Last fall, I received an email from novelists Patricia Bray and Joshua Palmatier who also edit anthologies, inviting me to write a story for Clockwork Universe: Steampunk vs Aliens. It wasn’t a guaranteed sale. They had some big name authors to anchor the project, allowing a bunch of newer authors to compete for the final story slots. I was part of the latter group. Excited? Absolutely. Nervous? Hell yeah.
I’d come close a few times on previous anthologies and my short stories were starting to get some traction in the markets. I’d sold one story back in 2012, but it was more a fluke than anything. I’d written a story about a gaming thief and sold it to a magazine that specialized in games and loved thieves. Nothing like a great fit to make a sale.
For this anthology, I read some steampunk, researched Victorian times, and pulled my hair out trying to figure out what to write. I really didn’t have much. A few random ideas about a main character, but nothing solid. In the end, I sat down and started hammering out words. A character emerged, with a goal, and people arrived to mess with her. Sounds like a story, or a start of one.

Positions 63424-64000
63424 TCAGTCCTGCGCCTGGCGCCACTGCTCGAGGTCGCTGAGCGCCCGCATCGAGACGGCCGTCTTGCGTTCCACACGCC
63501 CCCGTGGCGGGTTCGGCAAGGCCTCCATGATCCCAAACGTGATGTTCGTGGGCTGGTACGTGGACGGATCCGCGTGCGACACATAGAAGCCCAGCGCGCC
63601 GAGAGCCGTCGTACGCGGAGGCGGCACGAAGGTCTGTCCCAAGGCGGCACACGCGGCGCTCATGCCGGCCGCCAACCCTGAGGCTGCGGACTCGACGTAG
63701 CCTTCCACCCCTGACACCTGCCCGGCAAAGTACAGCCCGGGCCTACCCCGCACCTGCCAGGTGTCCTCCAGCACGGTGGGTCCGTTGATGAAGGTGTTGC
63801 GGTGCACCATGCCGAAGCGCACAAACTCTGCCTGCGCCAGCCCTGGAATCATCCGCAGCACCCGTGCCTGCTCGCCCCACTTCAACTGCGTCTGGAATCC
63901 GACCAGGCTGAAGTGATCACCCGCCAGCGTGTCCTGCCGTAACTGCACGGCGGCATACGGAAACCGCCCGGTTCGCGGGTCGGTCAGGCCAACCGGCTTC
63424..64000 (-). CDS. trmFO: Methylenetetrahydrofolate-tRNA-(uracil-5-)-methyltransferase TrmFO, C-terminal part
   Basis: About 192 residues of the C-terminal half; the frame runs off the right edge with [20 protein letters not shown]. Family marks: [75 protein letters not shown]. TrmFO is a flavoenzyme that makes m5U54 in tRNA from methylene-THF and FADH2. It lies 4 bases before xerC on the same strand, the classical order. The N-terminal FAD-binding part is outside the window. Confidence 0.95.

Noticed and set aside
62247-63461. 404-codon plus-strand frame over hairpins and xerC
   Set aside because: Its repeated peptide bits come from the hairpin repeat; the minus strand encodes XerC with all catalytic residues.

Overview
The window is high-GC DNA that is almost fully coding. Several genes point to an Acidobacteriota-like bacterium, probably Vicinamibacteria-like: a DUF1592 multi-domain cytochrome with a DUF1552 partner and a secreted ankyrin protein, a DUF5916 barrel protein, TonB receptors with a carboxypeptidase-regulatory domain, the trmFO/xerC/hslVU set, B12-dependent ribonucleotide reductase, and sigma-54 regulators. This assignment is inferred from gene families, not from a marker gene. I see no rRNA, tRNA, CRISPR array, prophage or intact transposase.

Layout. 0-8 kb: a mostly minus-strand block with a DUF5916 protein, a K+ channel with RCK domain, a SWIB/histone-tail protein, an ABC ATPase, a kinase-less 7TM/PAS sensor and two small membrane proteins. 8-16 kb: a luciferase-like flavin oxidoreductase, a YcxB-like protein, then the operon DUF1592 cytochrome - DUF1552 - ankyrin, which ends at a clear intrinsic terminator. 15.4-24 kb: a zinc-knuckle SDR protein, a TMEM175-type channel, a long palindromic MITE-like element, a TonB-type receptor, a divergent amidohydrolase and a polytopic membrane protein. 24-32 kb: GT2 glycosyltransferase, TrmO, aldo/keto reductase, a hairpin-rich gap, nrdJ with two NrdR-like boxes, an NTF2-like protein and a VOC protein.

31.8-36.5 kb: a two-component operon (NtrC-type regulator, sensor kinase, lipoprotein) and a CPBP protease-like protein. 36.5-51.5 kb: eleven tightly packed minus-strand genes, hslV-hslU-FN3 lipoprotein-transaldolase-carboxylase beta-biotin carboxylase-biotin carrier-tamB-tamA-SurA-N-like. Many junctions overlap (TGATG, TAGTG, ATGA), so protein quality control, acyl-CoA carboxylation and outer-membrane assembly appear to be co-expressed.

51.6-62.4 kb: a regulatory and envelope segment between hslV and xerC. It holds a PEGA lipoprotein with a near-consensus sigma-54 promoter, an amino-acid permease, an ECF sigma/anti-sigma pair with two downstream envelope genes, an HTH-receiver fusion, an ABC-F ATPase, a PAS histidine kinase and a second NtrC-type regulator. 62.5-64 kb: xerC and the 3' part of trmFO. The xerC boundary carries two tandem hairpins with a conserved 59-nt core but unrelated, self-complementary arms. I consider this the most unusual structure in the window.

A chapter later, I had a pair of characters and an opening. No, really, a chapter later. I had 3500 words written without getting my character out of the first scene. Novelist problems combined with not planning anything. My first draft of Steamsuit was about 8800 words, far meandering and convoluted. No worries. I just needed to cut most of the beginning, flesh out the characters, fix the ending, and sharpen everything. Yes, I have an S on my chest, but I still need a cape.
I sent Steamsuit to a couple of friends for critique (excluding Joshua Palmatier since he is an editor for the anthology) and they provided me with some excellent feedback, including suggestions to tighten the story up. Thank the gods. Brevity is not my strength, in case you didn’t notice during this post. At the end of December, after yet another revision, the story came in around 5600 words when submitted it for rejection. I mean, for selection. I get those mixed up too often.
January 26th, after what seemed like a year (note: it was less than a month), Patricia Bray emailed me to say they conditionally wanted to publish my story. Cue angelic fanfare. I just had to fix a bunch of things by the end of February. No worries, except that there was quite a bit to fix and part of it stemmed from conflicting character motivations. I hemmed and hawed, as all good procrastinators do. I then emailed Patricia about the motivations and we sorted out what I think was the best course. This resulted in even more changes, but they fixed the motivation issues and really added a nice layer to the character.
After final edits and a run through for typos, the story was officially sold. The entire process definitely developed me as an author. I only hope people enjoy reading the story as much as I loved writing it.